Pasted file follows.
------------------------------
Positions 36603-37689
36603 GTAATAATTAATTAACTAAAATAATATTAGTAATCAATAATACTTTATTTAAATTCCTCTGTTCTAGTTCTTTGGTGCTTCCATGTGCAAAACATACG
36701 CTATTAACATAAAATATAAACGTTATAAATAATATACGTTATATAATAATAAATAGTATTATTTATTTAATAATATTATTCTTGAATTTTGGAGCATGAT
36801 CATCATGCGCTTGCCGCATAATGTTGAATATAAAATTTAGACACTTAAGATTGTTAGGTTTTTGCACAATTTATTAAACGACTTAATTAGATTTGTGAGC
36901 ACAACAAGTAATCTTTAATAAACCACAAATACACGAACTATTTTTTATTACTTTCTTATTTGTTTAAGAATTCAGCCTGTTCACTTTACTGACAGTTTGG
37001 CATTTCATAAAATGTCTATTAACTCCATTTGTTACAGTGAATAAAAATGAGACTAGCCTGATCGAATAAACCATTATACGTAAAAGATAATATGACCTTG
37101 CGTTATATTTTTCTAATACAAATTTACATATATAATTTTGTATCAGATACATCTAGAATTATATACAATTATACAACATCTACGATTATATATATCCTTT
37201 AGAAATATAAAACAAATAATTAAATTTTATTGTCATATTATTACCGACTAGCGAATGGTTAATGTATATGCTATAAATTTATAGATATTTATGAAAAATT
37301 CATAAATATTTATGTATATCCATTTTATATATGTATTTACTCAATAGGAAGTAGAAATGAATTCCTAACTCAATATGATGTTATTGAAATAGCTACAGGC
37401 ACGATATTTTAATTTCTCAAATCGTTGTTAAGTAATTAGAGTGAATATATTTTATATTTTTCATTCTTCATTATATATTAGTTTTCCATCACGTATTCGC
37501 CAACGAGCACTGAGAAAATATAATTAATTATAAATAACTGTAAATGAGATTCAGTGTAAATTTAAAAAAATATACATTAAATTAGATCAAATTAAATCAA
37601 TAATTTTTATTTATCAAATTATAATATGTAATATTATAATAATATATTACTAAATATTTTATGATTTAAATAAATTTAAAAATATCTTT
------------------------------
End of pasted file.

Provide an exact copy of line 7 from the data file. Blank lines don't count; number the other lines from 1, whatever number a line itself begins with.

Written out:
37101 CGTTATATTTTTCTAATACAAATTTACATATATAATTTTGTATCAGATACATCTAGAATTATATACAATTATACAACATCTACGATTATATATATCCTTT